Inspired is on my list of books to read this year. I read — and adored — Searching for Sunday (and Year of Biblical Womanhood) this year, shortly before she passed away. Agree completely with what you’re saying re: the painful void that was created by her passing.

    1. I adore everything RHE has written. The fact that she won’t be writing any more… completely heartbreaking.

  3. I started tracking my reading again in 2015. There was a steep drop off in 2017 and 2018, which were very tough years for me. I am not sure if I read less because life was tough, or if life seemed tougher because I wasn’t reading. I am working on reading more for 2020, just in case the latter is really the case.

  4. Wow 55 books is impressive. I thought I read a lot. It have never read more than 35 in a year. I have to keep track of the books I read or else I find I forget about them. Whenever someone asks for a recommendation I just bring up my lists to remember what I’ve read.

    I loved The Hate you Give and The Giver, alps read Work Optional this heat and was surprisingly impressed by it. Not that I didn’t expect it to be good, just that it was not what I expected.

  5. What a list! Lots to add in my wish list especially in the Fantasy genre… I read Crazy Rich Asians last year but lost interest mid-way through the second one… The first one is a crackling read!

  6. Thanks for sharing all of your books. We have very similar reading interests so now I have new ideas for more books to try. I too love Cassandra Clare, Jen Hatmaker, the Twilight series, and the Outlander series, but have never heard of some of the other authors. Some of my other favorite rereads are the Hunger Games series, The Lunar Chronicles by Marissa Meyer, Heartless by Marissa Meyer (she does a great job reimagine fairytales), Into the wilderness by Sara Donati(very much like Outlander except no time travel, but is a sweeping historical sage centered on a romance…a little slow in the beginning but picks up quickly), Rick Riordan’s Heroes of Olympus, Percy Jackson and the
    Olympians, Harry Potter (of course!), and The Selection series.

    **I do read a lot of nonfiction as well, but these are all my favorite fun fiction books to read (and reread again and again) Also, if you like podcasts check out What should I read next? with Anne Bogel. I get lots of fun book ideas from there.

    1. Thank you for the suggestions! You’ve listed a number of books I haven’t read, and some I haven’t even heard of!

  7. This is a wonderful list! I’ll have to read some of these book. I started tracking my book list a few years ago and I love looking back and recalling the stories. I’m awful at remembering authors’ names so it’s a great reference, too. Thanks for adding to my reading.

  8. What a great list! I’ve placed holds on many of these titles at my library. Thank you!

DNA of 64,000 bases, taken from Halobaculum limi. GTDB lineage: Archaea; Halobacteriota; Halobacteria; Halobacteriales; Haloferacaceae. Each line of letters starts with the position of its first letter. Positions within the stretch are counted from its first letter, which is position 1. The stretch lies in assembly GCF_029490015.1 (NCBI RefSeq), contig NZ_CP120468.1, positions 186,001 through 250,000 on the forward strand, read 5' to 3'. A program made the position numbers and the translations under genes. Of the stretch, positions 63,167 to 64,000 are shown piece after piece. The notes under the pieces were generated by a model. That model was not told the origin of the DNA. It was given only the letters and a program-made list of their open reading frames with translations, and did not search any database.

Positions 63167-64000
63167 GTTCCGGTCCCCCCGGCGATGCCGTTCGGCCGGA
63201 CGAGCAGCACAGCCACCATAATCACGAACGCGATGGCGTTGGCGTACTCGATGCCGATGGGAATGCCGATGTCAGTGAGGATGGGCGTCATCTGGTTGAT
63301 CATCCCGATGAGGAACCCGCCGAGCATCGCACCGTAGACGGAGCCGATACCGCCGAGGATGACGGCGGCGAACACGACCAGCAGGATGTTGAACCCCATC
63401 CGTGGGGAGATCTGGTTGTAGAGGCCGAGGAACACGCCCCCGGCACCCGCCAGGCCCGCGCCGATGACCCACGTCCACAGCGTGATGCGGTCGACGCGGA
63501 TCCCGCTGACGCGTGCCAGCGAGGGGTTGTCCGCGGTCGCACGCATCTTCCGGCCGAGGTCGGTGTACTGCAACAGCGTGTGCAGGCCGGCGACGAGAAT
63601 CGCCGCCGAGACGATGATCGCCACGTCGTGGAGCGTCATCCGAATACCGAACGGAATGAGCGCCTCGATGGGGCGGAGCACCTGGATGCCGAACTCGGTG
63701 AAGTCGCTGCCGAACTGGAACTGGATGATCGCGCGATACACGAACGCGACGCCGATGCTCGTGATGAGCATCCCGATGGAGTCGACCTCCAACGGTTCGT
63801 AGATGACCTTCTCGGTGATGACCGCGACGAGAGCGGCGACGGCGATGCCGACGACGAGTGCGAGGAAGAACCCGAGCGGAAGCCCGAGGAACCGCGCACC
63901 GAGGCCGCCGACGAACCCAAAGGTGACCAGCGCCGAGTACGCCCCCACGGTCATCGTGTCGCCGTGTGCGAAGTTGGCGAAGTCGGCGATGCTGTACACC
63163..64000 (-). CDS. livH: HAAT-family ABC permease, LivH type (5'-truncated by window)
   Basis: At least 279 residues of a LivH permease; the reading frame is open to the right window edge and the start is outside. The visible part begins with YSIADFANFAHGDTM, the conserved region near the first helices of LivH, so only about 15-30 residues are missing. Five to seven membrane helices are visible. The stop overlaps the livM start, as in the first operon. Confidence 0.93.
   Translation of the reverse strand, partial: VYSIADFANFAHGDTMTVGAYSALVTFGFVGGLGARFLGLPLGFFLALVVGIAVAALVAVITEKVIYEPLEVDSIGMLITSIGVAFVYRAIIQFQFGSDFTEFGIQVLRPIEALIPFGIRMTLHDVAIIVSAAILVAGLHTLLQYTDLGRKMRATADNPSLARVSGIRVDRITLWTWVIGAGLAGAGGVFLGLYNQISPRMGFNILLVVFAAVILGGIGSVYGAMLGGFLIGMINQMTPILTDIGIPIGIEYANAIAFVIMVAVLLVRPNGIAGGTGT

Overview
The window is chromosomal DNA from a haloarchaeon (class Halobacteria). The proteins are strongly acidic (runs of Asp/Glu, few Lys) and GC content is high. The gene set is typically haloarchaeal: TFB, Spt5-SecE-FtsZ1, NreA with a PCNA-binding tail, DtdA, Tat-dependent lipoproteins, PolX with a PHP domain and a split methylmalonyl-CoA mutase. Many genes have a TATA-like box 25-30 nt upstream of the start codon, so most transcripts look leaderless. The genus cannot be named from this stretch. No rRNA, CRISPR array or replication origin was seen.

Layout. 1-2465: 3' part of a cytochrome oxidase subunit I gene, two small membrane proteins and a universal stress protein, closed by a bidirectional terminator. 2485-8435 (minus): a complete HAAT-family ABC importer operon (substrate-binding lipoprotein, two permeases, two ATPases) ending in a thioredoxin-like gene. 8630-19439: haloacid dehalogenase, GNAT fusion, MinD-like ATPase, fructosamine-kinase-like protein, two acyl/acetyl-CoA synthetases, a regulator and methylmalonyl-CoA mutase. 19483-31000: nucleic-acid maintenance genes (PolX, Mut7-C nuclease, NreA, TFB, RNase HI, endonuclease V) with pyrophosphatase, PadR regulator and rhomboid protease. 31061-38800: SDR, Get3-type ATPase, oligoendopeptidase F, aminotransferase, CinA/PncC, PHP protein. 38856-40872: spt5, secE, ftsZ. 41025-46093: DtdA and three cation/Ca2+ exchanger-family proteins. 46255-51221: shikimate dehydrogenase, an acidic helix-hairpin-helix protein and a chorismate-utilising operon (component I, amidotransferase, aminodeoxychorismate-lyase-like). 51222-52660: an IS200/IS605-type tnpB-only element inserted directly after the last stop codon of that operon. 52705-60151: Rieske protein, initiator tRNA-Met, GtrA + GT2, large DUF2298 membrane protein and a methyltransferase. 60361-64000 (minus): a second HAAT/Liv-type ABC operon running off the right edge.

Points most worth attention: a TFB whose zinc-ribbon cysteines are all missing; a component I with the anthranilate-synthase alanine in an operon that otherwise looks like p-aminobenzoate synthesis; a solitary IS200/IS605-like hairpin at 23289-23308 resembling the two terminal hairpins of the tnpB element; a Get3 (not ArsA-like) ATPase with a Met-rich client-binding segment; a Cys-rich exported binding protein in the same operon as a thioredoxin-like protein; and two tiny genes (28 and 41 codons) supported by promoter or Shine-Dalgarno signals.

Along those lines, and in line with your topical focus: you might consider linking to the books in WorldCat (https://www.worldcat.org/) instead of Amazon from your list. Your readers will easily find your recommended titles and borrow them for free instead of buying them.

      1. I hated reading as a kid but have really grown to love it as adult. I set a goal to read 75 books in 2019 and finished the last one with only days to spare! Every one of them was checked from the library except Work Optional because I wanted it as a reference. One of your tweets inspired me to start reading RHE. I loved her work and am equally crushed that she won’t be writing any more. She was a beautiful human.

  9. Take the Goodreads challenge! It’s a great way to keep track of what you’re reading. Last year I read 68 books (I was aiming for 60) and this year I’m aiming for 80. I’m going part-time this year so I figured I”ll have more time to read more.
    If you like YA fiction and don’t mind a good zombie story set in London, The Enemy series by Charlie Higson was a rollicking read. Straight after these 7 books I read The Maze Runner series… ugh! SO badly written!

      1. I hated it! Isn’t it funny how 2 people can see a book so differently? I guess I’m not a fan of his writing style.
        Have you read ‘A Spool of Blue Thread’ by Anne Tyler? Totally different sort of read, but it was gooood. I devoured it in a day.

  10. You’ve just lengthened my 2020 reading list & even convinced me to try a few fiction books I wouldn’t normally read. Thank you for sharing, and in such an organized and thoughtful fashion!

    And I agree with the commenter above: linking out to libraries or indie online bookstores would be great, unless you get good commissions from Amazon 🙂

    1. What books are you considering reading now?? And I *do* get a commission from amazon, but it’s not huge.

      1. Well, I’m already a Rachel Held Evans fan, but Work Optional sounds interesting, as well as some of the Richelle Mead books! I agree that the Matched series didn’t hold my attention as much as I wanted it to.

  11. An interesting list of books, thank you for sharing. I use LibraryThing to catalogue all my books as I get them, leave reviews and chat to other people about book-related stuff. This is like having a virtual book shelf as we don’t have room to keep books once they are read but they are still there on my LibraryThing shelves:)

  12. Wow what a list! I started tracking the books I read in 2018 after I made it a goal to read more (since I rarely read any books from the period of college through 2017 😬) and I’m so glad I have! Made it through 12 books last year as I’m a pretty slow reader 😅

  13. Whew, that’s a lot! That’s the second reference I’ve seen to “The Mortal Instruments” in the last week – maybe that’s a sign. 🙂

    +1 on seeing the Crazy Rich Asians movie. I read all 3 books and the movie really does the book justice!

    On the YA front, have you read the Red Rising series? That one stood out as one you might like based on this list!

    1. I have not! Will look it up. And The Mortal Instruments is decent, but it’s the rest of the books that follow in that same world that make it very worthwhile.

  14. I love seeing what others read. Especially when their list covers plenty of different genres. I read The Giver a couple years ago but totally forgot to continue on with the series, I will have to do that soon. I’ll also be adding quite a few of these to my TBR.